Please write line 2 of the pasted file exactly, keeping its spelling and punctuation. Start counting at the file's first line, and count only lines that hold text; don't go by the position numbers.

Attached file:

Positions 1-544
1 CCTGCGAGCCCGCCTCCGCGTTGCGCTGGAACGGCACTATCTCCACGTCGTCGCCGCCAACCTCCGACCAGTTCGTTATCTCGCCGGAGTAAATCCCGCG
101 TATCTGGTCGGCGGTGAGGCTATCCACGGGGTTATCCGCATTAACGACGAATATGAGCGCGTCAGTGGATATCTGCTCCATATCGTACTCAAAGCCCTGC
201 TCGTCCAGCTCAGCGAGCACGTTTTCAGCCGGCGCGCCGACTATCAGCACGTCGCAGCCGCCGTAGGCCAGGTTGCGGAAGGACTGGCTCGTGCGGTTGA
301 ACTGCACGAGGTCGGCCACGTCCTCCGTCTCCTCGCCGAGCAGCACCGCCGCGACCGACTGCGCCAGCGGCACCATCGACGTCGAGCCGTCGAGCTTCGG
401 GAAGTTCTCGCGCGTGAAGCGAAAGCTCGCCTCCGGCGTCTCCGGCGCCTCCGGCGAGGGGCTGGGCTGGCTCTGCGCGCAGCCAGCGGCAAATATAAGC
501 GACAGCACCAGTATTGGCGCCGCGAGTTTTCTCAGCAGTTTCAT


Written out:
1 CCTGCGAGCCCGCCTCCGCGTTGCGCTGGAACGGCACTATCTCCACGTCGTCGCCGCCAACCTCCGACCAGTTCGTTATCTCGCCGGAGTAAATCCCGCG